Uncovering the Truth Behind Matriarchal Societies in the Ancient World
A theme common amongst the mythology of ancient cultures is a belief in the existence of a Golden Age, when humans lived uncorrupted, in peace and harmony, experiencing prosperity and societal stability. While the theme is common, there is much variation in its form and detail across those cultures. Some scholars believe that the foundation of this Golden Age in human prehistory was a matriarchal society. One in which women ruled; a society underpinned by feminine values, until its collapse into patriarchy sometime between 10,000 and 5,000 years ago, leaving men and their male gods ruling society’s values and structures.
For many, this Golden Age of Matriarchy is no more than a hopeful expression of feminist desire - a myth, now debunked, that at one time served the interests of a particular feminist vision but for which the evidence has been found lacking and the benefits of which to the feminist cause have been considered highly questionable.
The Garos are an indigenous people of india and are one of the last remaining matriarchal societies in the world. (Vishma Thapa / CC BY-SA 4.0)
Definition of “Matriarchal” Society
However, so much of this analysis depends upon definition. Dr. Heide Goettner-Abendroth has lamented the lack of any clear definition of a matriarchal society. She considers the concept “so indistinct that nearly everyone could understand it in different ways”. Clearly, the case for finding such a prehistoric matriarchal society will be at its weakest if a matriarchy is defined narrowly as simply the opposite of patriarchy, as a society “ruled” by women instead of men. On the other hand, if any non-patriarchal society is by its very nature considered matriarchal, there will clearly be far greater latitude in identifying such a societal framework in pre-history. Or is it somewhere between these two extremes that a true matriarchy is to be understood? In my view it is.
In seeking to identify the existence of a prehistoric matriarchy in which women “ruled”, it is noteworthy that most anthropologists do not consider that there are, or ever have been, any societies that are known to be “matriarchal” in this sense. Their identification as “matriarchal” is considered to represent a confusion with a number of other related but distinct societal structures, such as matrilineal (tracing kinship through one’s mother), matrilocal (families remain located close to the maternal line), and matrifocal (where the mother is head of the family).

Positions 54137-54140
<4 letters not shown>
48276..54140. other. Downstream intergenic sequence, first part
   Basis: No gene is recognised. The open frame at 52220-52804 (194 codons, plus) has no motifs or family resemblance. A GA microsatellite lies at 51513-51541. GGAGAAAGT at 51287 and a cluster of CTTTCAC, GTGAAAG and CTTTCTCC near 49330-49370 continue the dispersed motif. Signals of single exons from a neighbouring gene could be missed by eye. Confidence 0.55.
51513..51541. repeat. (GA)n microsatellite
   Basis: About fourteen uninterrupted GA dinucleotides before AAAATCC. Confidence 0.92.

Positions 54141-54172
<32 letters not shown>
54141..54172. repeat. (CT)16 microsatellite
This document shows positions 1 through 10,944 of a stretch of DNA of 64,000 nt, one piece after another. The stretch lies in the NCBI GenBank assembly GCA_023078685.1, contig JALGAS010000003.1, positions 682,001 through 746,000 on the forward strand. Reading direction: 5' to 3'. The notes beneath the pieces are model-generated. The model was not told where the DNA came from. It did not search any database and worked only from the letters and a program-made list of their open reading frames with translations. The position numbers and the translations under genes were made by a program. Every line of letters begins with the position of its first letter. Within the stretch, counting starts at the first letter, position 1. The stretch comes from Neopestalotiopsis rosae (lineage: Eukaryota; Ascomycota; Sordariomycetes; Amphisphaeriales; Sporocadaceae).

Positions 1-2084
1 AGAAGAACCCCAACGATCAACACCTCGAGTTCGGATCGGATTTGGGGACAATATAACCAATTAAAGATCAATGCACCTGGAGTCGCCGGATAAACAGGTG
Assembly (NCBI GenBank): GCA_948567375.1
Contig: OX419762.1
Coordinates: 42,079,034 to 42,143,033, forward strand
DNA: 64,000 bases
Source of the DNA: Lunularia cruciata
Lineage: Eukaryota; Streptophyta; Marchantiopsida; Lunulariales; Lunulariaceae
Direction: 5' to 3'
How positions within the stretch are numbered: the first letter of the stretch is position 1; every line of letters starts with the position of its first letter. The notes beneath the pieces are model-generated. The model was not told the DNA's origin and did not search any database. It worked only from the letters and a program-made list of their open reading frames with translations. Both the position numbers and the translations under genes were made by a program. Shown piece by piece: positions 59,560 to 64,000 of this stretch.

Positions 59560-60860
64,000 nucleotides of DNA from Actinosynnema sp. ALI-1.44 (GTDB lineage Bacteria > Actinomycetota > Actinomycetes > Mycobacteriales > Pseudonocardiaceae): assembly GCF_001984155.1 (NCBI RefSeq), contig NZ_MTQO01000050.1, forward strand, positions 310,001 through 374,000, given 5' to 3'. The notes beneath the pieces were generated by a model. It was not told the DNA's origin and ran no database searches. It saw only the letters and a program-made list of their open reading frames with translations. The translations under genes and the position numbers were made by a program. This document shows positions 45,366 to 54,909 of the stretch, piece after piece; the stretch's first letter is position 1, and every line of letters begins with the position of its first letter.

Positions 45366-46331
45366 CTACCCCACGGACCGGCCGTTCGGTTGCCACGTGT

Dr. Goettner-Abendroth has agreed that matriarchies will by definition never be found if one is looking simply for a society in which women take the “ruling” role of men that characterizes patriarchal societies. But this she argues is because a matriarchy will not be based on domination by any gender, but upon maternal values which will exhibit as caretaking and nurturing negotiation-oriented communities, with complementary equality for women and men alike.
So understood, she has found “abundant evidence” for the existence of many matriarchal societies, to be found today in Asia, America, and Africa. All, she notes, are “gender egalitarian societies, and many of them are fully egalitarian”, with “no hierarchies, classes, nor domination of one gender by the other”. Most academics exclude egalitarian societies from the concept of “matriarchy”. In my view, they are mistaken in doing so.
Egalitarian Societies verses Patriarchal and Matriarchal Societies
Consistent with the well documented egalitarian structure of the world’s oldest continuous culture, that of Australian Aboriginals, a 2015 study reported in Science of contemporary hunter gather communities (in the Congo and the Philippines) also found them to exhibit egalitarian social structures. Indeed, this study has merely confirmed numerous previous findings. Dr. Peter Gray has commented that:
“During the twentieth century, anthropologists discovered and studied dozens of different hunter-gatherer societies, in various remote parts of the world, who had been nearly untouched by modern influences. Wherever they were found - in Africa, Asia, South America, or elsewhere; in deserts or in jungles - these societies had many characteristics in common. … In each of these societies, the dominant cultural ethos was one that emphasized individual autonomy, non-directive childrearing methods, nonviolence, sharing, cooperation, and consensual decision-making. Their core value, which underlay all of the rest, was that of the equality of individuals.”